30 Coins: I finished watching the series on Crave through HBO Europe. It is in Spanish with subtitles. It has 8 episodes. It is a psychological thriller, with a religious base. In short, when Jesus was betrayed by Judas, these are the coins that were his payment from the Romans. Later, of course, Judas kills himself and these coins scatter to the winds. As you start the series a number of very strange and inexplicable incidents happen in this very small Spanish town. The local Mayor is a handsome married man, who co-owns a local hotel as well as slaughterhouse business with his wife. There is a new priest in town, for whom we learn some history and then a pretty Vet. I won’t detail the strangeness of the first couple episodes, but it is a precursor to more strange things. The focus later becomes what is happening in Vatican City, and those who are close to the Pope. The local priest gets more engaged as he has some history with some of these characters. Darkness abounds with powerful forces at work. You learn that these coins are in many ways like the Ark of the Covenant – where any army with them, is regarded as invincible. Apparently both Napoleon and Hitler had interest in these coins. I have to admit that I was hoping for more in the finale. That last episode was a bit disappointing in what was expected to be a bog blow out in this small town. A strange fog has enveloped the town and the bad guys are gathering. I won’t share further except to say that the episode was a little more bloody and gory than I felt was necessary. The townspeople generally are simplistic and caricatures, with the gossipy women and injured young cripple. This had its moments. Those who are queasy in any way won’t enjoy. Those who like to have a religiously based thriller can do worse than checking this out.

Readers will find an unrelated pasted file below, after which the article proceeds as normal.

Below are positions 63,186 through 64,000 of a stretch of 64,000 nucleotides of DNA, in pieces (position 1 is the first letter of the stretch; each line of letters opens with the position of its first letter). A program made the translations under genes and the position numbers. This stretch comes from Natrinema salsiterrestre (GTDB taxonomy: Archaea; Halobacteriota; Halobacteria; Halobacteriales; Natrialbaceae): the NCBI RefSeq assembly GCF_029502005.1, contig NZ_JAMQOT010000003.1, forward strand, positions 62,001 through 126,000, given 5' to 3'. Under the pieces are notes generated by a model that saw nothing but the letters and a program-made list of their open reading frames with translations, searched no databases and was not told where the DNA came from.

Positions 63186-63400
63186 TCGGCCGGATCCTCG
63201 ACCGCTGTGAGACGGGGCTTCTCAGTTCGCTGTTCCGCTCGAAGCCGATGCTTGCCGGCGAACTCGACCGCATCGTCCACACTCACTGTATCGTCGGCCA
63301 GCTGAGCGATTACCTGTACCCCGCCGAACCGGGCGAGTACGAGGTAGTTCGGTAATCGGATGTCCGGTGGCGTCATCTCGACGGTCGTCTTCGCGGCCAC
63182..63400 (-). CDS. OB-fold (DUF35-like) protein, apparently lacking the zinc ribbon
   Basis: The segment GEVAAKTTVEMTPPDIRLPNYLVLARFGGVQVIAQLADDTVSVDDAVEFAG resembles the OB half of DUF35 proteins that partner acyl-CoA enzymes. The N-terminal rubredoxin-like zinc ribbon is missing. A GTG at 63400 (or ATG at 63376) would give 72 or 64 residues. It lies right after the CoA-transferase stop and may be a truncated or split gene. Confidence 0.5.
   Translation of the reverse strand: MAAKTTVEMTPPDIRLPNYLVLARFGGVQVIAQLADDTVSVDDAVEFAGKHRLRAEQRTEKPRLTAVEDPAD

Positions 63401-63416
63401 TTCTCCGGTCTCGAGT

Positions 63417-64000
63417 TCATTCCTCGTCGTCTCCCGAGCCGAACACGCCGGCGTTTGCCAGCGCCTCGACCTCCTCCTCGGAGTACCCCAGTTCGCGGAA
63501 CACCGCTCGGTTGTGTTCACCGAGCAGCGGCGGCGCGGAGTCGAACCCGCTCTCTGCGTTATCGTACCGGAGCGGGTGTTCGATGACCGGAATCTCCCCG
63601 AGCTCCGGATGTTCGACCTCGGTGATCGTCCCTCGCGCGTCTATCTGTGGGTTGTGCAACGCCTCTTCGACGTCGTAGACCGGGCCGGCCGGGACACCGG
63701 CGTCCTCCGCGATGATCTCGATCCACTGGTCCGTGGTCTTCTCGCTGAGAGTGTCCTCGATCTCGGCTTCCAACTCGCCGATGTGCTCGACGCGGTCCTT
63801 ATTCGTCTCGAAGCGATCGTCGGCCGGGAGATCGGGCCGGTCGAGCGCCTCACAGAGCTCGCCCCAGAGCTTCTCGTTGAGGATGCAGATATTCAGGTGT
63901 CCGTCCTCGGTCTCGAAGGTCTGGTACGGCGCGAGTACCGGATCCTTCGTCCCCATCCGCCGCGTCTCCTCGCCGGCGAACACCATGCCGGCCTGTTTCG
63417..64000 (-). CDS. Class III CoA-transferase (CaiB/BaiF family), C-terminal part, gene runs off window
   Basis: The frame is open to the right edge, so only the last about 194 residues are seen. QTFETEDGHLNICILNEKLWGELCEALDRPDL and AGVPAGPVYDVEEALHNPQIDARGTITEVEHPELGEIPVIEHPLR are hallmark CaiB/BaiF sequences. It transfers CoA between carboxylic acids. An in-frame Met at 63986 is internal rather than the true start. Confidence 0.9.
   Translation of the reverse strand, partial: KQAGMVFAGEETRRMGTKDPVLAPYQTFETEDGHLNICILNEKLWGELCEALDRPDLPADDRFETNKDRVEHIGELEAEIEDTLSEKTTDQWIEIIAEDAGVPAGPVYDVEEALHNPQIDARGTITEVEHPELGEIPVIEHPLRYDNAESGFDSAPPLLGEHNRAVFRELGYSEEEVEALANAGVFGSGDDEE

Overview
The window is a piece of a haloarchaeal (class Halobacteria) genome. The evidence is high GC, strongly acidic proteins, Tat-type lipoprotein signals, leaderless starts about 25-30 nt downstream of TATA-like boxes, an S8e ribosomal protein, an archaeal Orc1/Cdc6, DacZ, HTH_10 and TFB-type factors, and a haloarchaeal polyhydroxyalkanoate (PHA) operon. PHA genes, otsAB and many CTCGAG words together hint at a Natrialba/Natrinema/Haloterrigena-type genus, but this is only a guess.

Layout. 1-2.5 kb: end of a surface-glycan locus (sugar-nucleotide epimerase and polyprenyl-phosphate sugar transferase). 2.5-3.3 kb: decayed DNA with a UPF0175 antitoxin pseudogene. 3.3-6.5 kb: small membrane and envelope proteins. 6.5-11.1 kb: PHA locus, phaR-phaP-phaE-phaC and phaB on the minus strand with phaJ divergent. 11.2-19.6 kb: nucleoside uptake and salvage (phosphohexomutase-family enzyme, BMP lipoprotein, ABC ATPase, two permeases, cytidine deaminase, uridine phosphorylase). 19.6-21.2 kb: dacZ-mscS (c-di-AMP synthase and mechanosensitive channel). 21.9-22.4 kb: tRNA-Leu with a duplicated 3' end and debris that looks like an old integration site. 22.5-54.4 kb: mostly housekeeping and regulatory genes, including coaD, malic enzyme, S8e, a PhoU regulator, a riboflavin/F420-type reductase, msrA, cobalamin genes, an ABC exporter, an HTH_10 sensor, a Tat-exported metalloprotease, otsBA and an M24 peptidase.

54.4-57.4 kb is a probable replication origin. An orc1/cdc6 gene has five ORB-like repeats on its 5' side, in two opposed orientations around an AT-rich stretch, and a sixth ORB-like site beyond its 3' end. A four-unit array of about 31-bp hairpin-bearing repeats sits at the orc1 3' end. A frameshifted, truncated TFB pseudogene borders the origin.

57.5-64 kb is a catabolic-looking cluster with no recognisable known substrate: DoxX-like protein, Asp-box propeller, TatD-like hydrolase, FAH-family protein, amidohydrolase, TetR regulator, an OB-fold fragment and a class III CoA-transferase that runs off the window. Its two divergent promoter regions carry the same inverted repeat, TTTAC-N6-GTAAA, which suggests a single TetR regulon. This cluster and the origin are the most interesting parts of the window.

Network: This mid-70s film, was nominated for a Best Picture, but Oscars for Best Actor (Peter Finch) and Best Actress (Faye Dunaway). Others include Best Supporting Actress and Writing. It is surprisingly very relevant for today’s audiences, holding up very well as a tale about the perils of TV, with turning news into entertainment. Funnily enough, much of what was spoken about firmly tongue-in-cheek in this movie has actually taken place and speaks to current issues of the day. It has a great cast also adding Robert Duvall in the over-the-top, cut throat TV bean counter wanting to generate money rather than worry about the quality of the broadcasting. Also included is older William Holden as the veteran News executive, and good friend to the lead anchor (played by Finch). Each is very good with a drama which moves along well. Most movie fans would know the scene of Finch as the trenchcoated newsman yelling for people to go to their windows and shout “I’m MAD as hell and I am not going to take it anymore!!!” Truer words haven’t been spoken for a people collectively, then and especially now. That anchor after being told his ratings are slipping and he is being replaced before this goes on air and announces rather matter-of-factly that he will commit suicide on air in a week’s time. A network with falling ratings decides to keep him on the air as his numbers jump markedly upon making the announcement. The philosophical argument is that a new generation who doesn’t read books nor read newspapers gets all their information from the TV. The TV lies to them (sound familiar??!). The Finch character as the anchor who has become unhinged shows the danger of giving such a person an airwave with an audience. He becomes popular. His news show has become entertainment with a soothsayer and him leading the way. I had only previously seen snippets from this movie, without seeing it from beginning to end. I am glad that I watched it, and think that anyone involved in TV or interested in the dynamic of news as a business should see how this was viewed back almost 50 years ago. Much of what they discuss has become reality in a world of CNN and Fox News with opinion rather than news. Facebook and other social media have taken it to the next level where people don’t even get the same streams within their newsfeed. But those are other movies for other times, and previously reviewed. If you don’t know Network, then I would recommend it. As an aside, the wardrobe worn by Dunaway in a work environment was a bit surprisingly with plunging necklines and no bra. I would expect that in today’s work environment this would be frowned upon, at a minimum and HR worthy with a corrective plan at its height. Suffice it to say that times have changed from that perspective.